The Black List Partners with Warner Bros. to Offer New Writers Two-Step WGA Deals

Black List partners with Warner Bros new writer dealsHere at NFS, we've written extensively about The Black List and its paid service for screenwriters to have their screenplays evaluated and hosted for industry executives to download and read. The Black List honestly seems to be trying to break down barriers between aspiring screenwriters and production executives, albeit for a fee. Writers will have to be judges of the value of the service for themselves, but The Black List has just announced another deal that might boost its value proposition. The Black List has partnered with Warner Bros. to give new, diverse screenwriters the chance to get two-step WGA minimum blind deals from the major studio on an ongoing basis. For more details about this announcement, hit the jump.

Here is the announcement from The Black List regarding its new partnership with Warner Bros.:

We are pleased to partner with Warner Bros. to further diversity within their screenwriting ranks by identifying up to four diverse screenwriters who have not yet earned $25K in aggregate for their screenwriting work to receive a two-step WGA-minimum blind deal (over $90,000).

Every six months beginning today, the Black List, using its script evaluation service, will select a short list of five writers from amongst those who have opted into consideration via the site. Those writers will be invited to submit a one-page personal statement, which will be reviewed along with their selected screenplay by the Warner Bros. development & production executive team.

One of those writers may be selected to receive a two-step blind screenwriting deal worth over $90K.

The first short list will be announced on November 3, 2013.

Certainly, The Black List and Warner Bros. are making no guarantees that one writer will get a two-step blind deal every six months (N.B. "One of those writers may be selected,") but Warner Bros. has already shown its faith in The Black List when it signed Richard Cordiner to a two-film blind deal to write the screenplay for Spacesuit.

According to The Black List, "diverse" is a broad term for this partnership:

Screenwriters who submit to The Black List can simply opt in during the script upload process to be considered for the Warner Bros. program. Writers with screenplays already on The Black List can opt in on their My Scripts page.

To read the fine print for this new partnership, check out the following:

The Warner Bros. Blind Commitment Agreement link above provides the nitty-gritty legal details on what this deal really entails for the select writers that Warner Bros. chooses. Basically, it gives Warner Bros. first crack at a screenwriter's ideas for a three-month period, but also allows Warner Bros. to pitch ideas to the select screenwriter during the same period to find a mutually agreed upon screenplay for the writer to write for the studio. Be sure to read the agreement in full to understand all of the details.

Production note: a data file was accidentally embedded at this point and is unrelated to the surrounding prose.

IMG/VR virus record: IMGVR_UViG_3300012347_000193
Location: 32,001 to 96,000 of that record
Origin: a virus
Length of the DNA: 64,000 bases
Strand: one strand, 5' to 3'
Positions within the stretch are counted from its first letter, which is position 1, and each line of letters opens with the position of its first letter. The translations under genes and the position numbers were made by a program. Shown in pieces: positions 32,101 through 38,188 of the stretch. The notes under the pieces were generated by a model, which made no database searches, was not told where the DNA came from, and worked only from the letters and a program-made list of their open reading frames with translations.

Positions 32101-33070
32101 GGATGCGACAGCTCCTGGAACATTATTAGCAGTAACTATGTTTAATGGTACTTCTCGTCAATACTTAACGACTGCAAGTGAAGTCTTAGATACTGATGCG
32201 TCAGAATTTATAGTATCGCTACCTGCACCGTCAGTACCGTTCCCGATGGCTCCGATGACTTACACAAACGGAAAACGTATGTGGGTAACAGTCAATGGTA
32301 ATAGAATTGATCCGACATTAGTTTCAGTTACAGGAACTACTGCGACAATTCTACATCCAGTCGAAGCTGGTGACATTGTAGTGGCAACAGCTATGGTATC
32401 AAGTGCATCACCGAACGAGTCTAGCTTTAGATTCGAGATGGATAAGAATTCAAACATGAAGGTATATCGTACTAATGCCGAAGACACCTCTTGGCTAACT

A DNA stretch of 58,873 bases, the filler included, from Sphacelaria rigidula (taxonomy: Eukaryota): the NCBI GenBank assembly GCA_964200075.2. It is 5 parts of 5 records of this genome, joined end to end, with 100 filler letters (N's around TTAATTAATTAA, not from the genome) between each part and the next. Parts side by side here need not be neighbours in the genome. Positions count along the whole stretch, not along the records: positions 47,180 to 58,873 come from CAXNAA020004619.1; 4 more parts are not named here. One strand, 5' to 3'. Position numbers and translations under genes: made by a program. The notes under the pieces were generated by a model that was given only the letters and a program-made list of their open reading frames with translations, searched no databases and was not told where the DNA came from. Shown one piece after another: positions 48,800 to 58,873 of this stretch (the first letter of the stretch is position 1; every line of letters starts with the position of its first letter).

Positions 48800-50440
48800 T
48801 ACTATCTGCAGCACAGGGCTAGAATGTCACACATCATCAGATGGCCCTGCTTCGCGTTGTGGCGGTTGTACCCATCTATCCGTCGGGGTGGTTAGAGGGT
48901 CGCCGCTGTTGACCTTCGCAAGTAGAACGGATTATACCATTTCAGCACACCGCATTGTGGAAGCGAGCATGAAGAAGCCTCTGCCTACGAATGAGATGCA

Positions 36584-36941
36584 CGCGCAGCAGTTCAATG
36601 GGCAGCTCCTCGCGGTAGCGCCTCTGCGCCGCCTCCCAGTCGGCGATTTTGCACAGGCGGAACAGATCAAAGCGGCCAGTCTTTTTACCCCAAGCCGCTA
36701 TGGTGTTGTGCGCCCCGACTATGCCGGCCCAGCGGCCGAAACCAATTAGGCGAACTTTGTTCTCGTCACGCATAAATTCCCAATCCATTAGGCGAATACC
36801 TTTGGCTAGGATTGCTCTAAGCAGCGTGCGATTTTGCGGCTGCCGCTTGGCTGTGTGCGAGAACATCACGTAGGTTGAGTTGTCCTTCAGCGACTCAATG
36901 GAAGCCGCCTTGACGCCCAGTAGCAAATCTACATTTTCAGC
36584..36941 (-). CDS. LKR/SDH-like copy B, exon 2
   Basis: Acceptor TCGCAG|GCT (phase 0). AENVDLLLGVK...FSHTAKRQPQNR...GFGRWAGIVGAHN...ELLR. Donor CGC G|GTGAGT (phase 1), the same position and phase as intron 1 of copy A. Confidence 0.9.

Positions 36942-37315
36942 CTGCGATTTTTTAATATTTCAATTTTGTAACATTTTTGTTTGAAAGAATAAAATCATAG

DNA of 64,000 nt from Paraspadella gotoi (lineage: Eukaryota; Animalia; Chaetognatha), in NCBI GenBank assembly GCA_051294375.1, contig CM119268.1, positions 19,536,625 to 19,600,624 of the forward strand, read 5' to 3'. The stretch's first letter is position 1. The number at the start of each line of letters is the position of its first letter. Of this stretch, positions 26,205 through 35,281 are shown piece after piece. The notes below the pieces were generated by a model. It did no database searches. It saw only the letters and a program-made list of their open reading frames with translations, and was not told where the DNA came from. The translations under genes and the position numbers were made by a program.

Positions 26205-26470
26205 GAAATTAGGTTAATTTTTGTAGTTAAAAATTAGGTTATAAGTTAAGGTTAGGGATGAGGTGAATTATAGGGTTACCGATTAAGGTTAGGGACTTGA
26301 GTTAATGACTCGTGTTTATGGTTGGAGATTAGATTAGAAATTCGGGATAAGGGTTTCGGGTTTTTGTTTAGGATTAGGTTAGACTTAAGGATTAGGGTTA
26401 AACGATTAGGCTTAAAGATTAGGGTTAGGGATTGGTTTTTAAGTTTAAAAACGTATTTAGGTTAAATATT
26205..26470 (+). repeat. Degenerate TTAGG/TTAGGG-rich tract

What do you think about this new partnership between The Black List and Warner Bros.? Does this raise The Black List's value proposition for aspiring screenwriters in your mind? Share your thoughts with us in the Comments.

Link: The Black List

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Your Comment


I don't know why if you were a writer who had a genuinely great story to tell you would narrow your market to just a few studio executives. Making money from writing is hard enough as it is, why not widen the net? at least then if it flies the story can be adapted into a screenplay. You will also have more leverage in negotiating a fair price for your work as well, as the story has proven itself to an audience already.

July 26, 2013 at 5:51PM, Edited September 4, 8:21AM


By widen the net I mean write a novel!

July 26, 2013 at 5:54PM, Edited September 4, 8:21AM


IMO, if you're a younger female or an ethnic minority writer, it is worth a shot.

July 26, 2013 at 7:08PM, Edited September 4, 8:21AM


I find the site name, The Black List, a bit disturbing. Screenwriter Dalton Trumbo was blacklisted during the McCarthy era, so a site for screenwriters that's named after the Hollywood black list is bizarre. It doesn't inspire confidence, and I want no part of it.

July 27, 2013 at 2:11PM, Edited September 4, 8:21AM


If I am a filmmaker that wants to direct my own writing, is this worth entering or do they solely want the script for purchase?

July 27, 2013 at 11:51PM, Edited September 4, 8:21AM


"the Black List, using its script evaluation service, will select a short list of five writers"

The judges at Black List will simply choose their friends. Who's to stop them? And, if there is any type of success at all, they'll claim it as proof that the site is worth your dollars. I call BS.

August 2, 2013 at 3:03AM, Edited September 4, 8:21AM

Reality Check

An opportunity is an opportunity. As we all well know that mainstream film suffers from a lack of storytelling that is lost to the excessive use of explosions and other costly special effects. All told, studios are beginning to realize that recycled movie fodder isn't a consistent way to make money anymore. Perhaps this is a good thing?

September 6, 2013 at 6:59AM, Edited September 4, 8:21AM